Posts Tagged ‘steel glut’

US eyes heavy tariffs on China, Russia to counter steel, aluminum glut

February 16, 2018

AFP

© AFP | US Commerce Secretary Wilbur Ross believes that cheap steel and aluminum imports from places like China and Russia “threaten to impair our national security”

WASHINGTON (AFP) – The US Commerce Department said Friday it recommended imposing tariffs on China, Russia and other countries to counter a global glut in steel and aluminum which it says threatens national security.In a report to President Donald Trump, Commerce Secretary Wilbur Ross includes among the options a nearly 24 percent tariff on all products from China, Russia and three other economies.

Other options would impose either high tariffs or quotas on steel and aluminum imports.

The findings are part of an investigation into the impact of the oversupply of steel and aluminum, and whether it undermines US national security.

In each case “the imports threaten to impair our national security,” Ross told reporters in a conference call about the so-called Section 232 investigation.

China and Russia are primary targets, but many other countries are included in the recommended sanctions, which are sure to spark fears of a global trade war if implemented.

Ross said the sanctions were designed to be broad to prevent targeted countries from circumventing the limits by shipping through a third country.

He said “serial offenders can evade these orders by transshipment through another country.”

For steel, Ross recommended three possible options: a 24 percent tariff on all steel from all countries; a 53 percent tariff on imports from 12 countries, including China, Russia and Brazil; or a quota on steel from all countries.

For aluminum, he recommended either a 7.7 percent tariffs on the metal from all countries; a quota for all countries; or, perhaps the most shocking of all the options, a 23.6 percent tariffs on imports of all products from China, Russia, Hong Kong, Vietnam and Venezuela.

Ross submitted the two reports to the White House in late January.

Trump has until mid-April to decide on any possible action, which he acknowledged likely would prompt action by US trading partners in the World Trade Organization.

US industries have urged the administration to take care since high import tariffs would raise the cost of supplies for major industries.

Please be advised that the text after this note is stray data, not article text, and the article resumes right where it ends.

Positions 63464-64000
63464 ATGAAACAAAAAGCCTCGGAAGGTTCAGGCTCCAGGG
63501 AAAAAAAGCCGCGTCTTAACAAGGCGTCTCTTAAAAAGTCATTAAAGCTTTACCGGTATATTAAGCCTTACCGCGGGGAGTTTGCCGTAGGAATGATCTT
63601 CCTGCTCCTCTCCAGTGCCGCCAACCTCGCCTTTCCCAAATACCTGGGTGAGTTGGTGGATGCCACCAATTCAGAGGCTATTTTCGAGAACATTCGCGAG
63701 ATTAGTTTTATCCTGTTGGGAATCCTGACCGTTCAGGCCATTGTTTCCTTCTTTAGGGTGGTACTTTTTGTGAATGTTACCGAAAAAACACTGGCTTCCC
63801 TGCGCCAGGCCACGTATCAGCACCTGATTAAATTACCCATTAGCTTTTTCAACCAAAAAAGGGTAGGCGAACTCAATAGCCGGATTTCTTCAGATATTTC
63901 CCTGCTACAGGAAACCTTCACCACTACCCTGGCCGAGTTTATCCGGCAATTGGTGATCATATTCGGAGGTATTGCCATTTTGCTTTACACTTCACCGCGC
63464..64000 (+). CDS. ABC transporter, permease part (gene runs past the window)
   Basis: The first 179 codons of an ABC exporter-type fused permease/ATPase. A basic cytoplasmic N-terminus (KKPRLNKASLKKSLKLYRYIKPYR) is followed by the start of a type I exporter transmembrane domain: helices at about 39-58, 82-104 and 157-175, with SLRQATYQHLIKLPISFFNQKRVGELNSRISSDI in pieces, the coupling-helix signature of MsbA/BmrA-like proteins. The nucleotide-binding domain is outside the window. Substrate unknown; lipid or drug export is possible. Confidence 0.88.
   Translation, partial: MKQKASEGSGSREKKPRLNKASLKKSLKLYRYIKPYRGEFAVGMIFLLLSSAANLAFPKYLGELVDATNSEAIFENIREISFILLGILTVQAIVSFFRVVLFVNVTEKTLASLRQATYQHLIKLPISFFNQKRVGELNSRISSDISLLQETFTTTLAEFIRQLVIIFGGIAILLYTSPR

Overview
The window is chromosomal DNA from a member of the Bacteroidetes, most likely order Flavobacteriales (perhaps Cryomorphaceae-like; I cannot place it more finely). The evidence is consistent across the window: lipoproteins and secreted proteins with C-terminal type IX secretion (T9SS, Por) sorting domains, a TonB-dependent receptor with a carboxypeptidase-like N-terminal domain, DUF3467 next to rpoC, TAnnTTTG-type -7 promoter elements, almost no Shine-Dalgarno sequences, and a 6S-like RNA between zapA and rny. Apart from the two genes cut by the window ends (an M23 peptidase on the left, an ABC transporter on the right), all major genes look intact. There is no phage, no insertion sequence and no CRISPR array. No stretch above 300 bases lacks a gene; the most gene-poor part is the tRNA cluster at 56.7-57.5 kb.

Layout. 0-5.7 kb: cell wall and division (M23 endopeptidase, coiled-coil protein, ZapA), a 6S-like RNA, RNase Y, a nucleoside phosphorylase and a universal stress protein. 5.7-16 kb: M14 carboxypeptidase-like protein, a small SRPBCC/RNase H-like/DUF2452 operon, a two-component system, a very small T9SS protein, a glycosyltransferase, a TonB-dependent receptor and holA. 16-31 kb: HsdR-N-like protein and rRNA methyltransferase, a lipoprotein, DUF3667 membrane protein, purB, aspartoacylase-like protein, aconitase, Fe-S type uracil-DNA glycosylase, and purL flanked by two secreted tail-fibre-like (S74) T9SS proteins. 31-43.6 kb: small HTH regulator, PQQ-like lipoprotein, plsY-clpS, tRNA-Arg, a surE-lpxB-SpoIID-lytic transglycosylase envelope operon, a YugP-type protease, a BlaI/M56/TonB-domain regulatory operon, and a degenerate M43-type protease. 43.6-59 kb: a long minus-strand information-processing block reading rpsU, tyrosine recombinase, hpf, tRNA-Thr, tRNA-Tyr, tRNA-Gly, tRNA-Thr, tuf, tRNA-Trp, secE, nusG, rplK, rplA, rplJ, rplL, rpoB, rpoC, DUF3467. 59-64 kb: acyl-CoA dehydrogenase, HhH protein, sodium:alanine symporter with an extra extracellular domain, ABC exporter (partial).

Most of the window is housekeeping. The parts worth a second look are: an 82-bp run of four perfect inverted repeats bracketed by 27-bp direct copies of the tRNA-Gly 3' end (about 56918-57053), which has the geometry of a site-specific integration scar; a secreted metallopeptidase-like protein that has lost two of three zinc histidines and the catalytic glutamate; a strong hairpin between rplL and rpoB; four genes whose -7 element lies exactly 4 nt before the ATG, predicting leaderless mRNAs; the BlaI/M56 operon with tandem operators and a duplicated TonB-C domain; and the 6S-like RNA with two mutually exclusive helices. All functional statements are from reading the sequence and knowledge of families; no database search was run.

But Commerce said the goal of the measures is to boost domestic aluminum and steel prodcution.

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Manufacturing CEOs go to President Trump for help in their fights against China — Trump’s Collision with China “Almost Inevitable”

January 24, 2017

By   CNBC

On his first full day in the Oval Office, President Trump gave face time to a group of major CEOs, and several had something in common: problems with China.

The meeting Monday came after an early morning tweet from the President announcing it. Without any details, most of the press was left guessing as to the attendees. Before the meeting, a stream of 12 CEOs from manufacturing companies walked into the White House.

Busy week planned with a heavy focus on jobs and national security. Top executives coming in at 9:00 A.M. to talk manufacturing in America.

Here’s the final White House list of the CEOs that met Trump:

“The scale of the challenge is pretty large,” says Scott Paul, president of the Alliance for American Manufacturing, highlighting the technological and trade-related impediments to boosting manufacturing jobs in America.

Five of the 12 CEOs lead companies that are facing serious headwinds from China: U.S. Steel, Arconic (formerly Alcoa), Whirlpool, Corning and Under Armour.

“It’s a great new dawn,” Ed Rogers, chairman of the BGR group, a lobbying firm, told CNBC’s “Squawk on the Street.”

U.S. Steel: The company has been hit by a China-driven steel glut, and last April it accused Chinese government hackers of stealing proprietary technology.

1 year U.S. Steel (X) stock performance

Arconic (formerly Alcoa): The company has reeled under cheap Chinese aluminum supply for more than a decade. Chinese production and a strong dollar cut aluminum prices by 10 percent in 2015, the same year China produced 55 percent of the world’s total supply. In fact, China’s cheap exports drove CEO Kleinfeld’s decision to split the company into two. The Obama administration lodged a WTO complaint into China’s subsidies for its aluminum industry.

1 year Alcoa (AA) stock performance

Whirlpool: The largest seller of household appliances has accused rivals some rivalsof making washing machines cheaply in China and selling them in the U.S. In response, the Commerce Department imposed anti-dumping tariffs on large residential washing machines sold by LG and Samsung but manufactured in China.

1 year Whirlpool (WHR) stock performance

Corning: The maker of specialized LCD-glass screens reeled after China imposing anti-dumping tariffs on the company in the past.

1 year Corning (GLW) stock performance

President Donald Trump (C) delivers opening remarks during a meeting with (L-R) Wendell Weeks of Corning, Alex Gorsky of Johnson & Johnson, Michael Dell of Dell Technologies, Mario Longhi of US Steel, and other business leaders and administraiton staff in the Roosevelt Room at the White House January 23, 2017 in Washington, DC.

Getty Images
President Donald Trump (C) delivers opening remarks during a meeting with (L-R) Wendell Weeks of Corning, Alex Gorsky of Johnson & Johnson, Michael Dell of Dell Technologies, Mario Longhi of US Steel, and other business leaders and administraiton staff in the Roosevelt Room at the White House January 23, 2017 in Washington, DC.

Under Armour: Tech website Mashable was the first to report on a Chinese rip-off of Under Armour: “Uncle Martian.” A Chinese disrespect for copyright laws is a major frustration facing American companies.

Dow Chemicals: Despite a large presence in China, Dow’s future holds intense competition from China National Chemical (ChemChina), a Chinese-owned chemical company, merging with .

U.S. – China Strategic & Economic Dialogue: China Pledges to Cut Steel Glut, Avoid Race to Devalue Yuan

June 7, 2016

The Associated Press